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Old 2009-07-27, 12:44   #9
R.D. Silverman
 
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Quote:
Originally Posted by SPWorley View Post
Alex, wow, excellent.. I would never have found that. This is also a lot to digest! Thanks.

Knuth was so correct when he wrote that there was a rich and mysterious theory behind efficient addition chains. 30 years later it seems just as true.
Indeed. AFAIK even today it is not known if finding an optimal
addition chain is in P or whether it is NPC. I suspect the latter.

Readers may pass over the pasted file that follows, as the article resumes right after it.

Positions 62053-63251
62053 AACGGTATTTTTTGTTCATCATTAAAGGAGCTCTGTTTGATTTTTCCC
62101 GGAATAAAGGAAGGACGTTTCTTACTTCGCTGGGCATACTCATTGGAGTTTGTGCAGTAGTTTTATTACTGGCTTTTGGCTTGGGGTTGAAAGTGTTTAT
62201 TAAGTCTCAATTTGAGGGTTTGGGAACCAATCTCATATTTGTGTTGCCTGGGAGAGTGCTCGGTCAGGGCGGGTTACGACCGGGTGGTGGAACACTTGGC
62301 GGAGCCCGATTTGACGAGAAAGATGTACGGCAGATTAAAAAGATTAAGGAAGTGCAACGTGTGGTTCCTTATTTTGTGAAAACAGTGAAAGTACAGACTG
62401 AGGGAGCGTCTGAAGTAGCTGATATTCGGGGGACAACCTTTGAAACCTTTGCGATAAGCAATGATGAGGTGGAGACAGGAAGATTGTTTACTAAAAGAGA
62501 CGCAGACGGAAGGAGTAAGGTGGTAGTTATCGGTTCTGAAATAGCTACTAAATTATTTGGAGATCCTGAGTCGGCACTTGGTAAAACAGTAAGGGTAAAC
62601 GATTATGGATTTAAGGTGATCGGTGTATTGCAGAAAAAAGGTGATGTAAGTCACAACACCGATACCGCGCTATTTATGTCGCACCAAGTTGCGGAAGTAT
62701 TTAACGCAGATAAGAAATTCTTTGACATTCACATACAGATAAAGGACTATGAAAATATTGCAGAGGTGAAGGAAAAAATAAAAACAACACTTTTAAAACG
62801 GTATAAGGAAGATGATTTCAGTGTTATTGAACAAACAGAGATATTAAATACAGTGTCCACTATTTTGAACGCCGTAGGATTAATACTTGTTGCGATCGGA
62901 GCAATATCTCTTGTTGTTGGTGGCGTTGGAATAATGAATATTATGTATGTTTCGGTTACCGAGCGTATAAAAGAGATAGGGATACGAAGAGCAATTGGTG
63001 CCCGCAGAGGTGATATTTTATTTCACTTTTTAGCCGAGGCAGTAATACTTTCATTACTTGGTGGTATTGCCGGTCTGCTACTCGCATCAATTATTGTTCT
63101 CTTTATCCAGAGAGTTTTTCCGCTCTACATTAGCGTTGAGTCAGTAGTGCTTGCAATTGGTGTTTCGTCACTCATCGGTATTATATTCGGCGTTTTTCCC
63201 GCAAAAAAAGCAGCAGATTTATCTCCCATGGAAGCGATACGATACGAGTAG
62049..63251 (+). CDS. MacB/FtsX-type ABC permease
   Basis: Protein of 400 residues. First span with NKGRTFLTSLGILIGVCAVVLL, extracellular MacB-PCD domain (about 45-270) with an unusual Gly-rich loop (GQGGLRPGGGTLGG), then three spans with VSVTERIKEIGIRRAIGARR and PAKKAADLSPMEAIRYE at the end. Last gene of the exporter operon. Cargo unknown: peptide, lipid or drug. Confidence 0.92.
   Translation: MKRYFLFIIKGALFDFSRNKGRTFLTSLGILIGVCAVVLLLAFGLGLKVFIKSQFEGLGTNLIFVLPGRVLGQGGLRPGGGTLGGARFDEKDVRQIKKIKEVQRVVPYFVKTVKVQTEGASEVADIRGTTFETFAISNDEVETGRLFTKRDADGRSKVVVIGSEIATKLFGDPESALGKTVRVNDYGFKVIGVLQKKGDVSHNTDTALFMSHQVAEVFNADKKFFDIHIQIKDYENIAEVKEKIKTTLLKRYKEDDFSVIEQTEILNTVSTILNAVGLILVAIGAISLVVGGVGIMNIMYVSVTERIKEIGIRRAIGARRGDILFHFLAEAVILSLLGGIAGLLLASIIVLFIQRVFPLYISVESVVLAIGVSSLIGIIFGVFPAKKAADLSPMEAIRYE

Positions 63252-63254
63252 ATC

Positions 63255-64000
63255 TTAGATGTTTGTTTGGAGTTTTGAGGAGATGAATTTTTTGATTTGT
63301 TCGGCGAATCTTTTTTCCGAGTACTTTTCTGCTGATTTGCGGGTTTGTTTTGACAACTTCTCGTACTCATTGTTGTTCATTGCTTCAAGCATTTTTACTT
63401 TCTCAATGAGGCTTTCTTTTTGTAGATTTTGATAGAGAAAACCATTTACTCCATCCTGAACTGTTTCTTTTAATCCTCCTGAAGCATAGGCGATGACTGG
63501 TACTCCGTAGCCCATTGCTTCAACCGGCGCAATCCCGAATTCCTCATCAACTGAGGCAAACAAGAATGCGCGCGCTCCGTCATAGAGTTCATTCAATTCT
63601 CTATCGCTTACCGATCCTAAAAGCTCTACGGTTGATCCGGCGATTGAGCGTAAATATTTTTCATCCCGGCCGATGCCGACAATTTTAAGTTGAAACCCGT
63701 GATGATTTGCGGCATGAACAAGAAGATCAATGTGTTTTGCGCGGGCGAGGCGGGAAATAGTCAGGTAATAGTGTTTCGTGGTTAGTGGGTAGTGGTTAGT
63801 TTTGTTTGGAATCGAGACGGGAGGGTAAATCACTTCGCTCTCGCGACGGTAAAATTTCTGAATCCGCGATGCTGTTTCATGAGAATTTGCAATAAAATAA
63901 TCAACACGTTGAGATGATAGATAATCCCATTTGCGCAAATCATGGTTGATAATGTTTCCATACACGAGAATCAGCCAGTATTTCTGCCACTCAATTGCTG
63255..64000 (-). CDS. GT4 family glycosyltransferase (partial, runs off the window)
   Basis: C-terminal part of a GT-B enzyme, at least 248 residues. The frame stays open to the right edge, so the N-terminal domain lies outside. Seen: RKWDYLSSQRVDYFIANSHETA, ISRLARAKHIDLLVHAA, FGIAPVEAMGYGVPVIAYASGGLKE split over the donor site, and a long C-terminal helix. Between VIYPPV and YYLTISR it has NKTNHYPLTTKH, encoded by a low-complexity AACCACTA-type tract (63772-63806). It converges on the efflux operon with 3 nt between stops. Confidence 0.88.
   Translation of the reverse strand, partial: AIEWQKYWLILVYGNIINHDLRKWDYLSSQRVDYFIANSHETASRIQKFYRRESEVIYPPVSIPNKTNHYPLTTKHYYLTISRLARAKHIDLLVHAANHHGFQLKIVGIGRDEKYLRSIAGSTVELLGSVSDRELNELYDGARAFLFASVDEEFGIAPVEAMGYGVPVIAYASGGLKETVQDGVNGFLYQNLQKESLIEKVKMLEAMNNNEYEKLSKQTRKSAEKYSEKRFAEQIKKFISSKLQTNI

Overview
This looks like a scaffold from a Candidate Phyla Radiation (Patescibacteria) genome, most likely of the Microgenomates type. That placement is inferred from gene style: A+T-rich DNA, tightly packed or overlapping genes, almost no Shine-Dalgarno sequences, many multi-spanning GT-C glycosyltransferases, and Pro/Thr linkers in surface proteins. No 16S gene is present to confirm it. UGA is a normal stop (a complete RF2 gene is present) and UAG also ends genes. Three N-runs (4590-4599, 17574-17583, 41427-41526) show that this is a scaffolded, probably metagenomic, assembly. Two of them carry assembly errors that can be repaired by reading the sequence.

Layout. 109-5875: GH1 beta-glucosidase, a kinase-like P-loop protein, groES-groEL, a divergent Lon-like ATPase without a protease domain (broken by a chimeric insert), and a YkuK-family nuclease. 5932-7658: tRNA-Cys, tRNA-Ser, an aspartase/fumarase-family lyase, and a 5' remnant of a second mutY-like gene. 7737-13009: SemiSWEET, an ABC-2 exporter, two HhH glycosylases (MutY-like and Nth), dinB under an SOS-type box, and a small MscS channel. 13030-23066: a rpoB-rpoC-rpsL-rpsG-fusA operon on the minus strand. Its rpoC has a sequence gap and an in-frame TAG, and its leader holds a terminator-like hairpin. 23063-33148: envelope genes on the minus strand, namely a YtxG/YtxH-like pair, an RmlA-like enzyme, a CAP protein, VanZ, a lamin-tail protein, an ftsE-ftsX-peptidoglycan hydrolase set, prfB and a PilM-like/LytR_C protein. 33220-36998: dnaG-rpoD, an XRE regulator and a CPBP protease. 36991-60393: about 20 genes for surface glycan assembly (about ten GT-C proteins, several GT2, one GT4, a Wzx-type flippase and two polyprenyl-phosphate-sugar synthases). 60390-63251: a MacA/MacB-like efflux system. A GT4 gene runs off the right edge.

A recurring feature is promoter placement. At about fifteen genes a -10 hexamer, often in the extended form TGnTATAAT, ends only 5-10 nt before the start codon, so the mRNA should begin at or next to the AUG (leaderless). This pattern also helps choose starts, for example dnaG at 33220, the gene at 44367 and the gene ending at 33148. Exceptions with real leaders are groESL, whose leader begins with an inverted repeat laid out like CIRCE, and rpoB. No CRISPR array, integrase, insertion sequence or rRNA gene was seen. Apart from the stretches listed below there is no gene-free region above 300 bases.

It may be reducible to the subset-sum problem in some way.
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Old 2009-07-28, 11:35   #10
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Quote:
Originally Posted by R.D. Silverman View Post
Indeed. AFAIK even today it is not known if finding an optimal
addition chain is in P or whether it is NPC. I suspect the latter.
It may be reducible to the subset-sum problem in some way.
AHA!! It is known to be NPC.

http://scitation.aip.org/getabs/serv...cvips&gifs=yes
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Old 2009-07-28, 13:50   #11
Robert Holmes
 
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It might still be possible, albeit unlikely, that the special (and more often used) case where m=1 is solvable in P.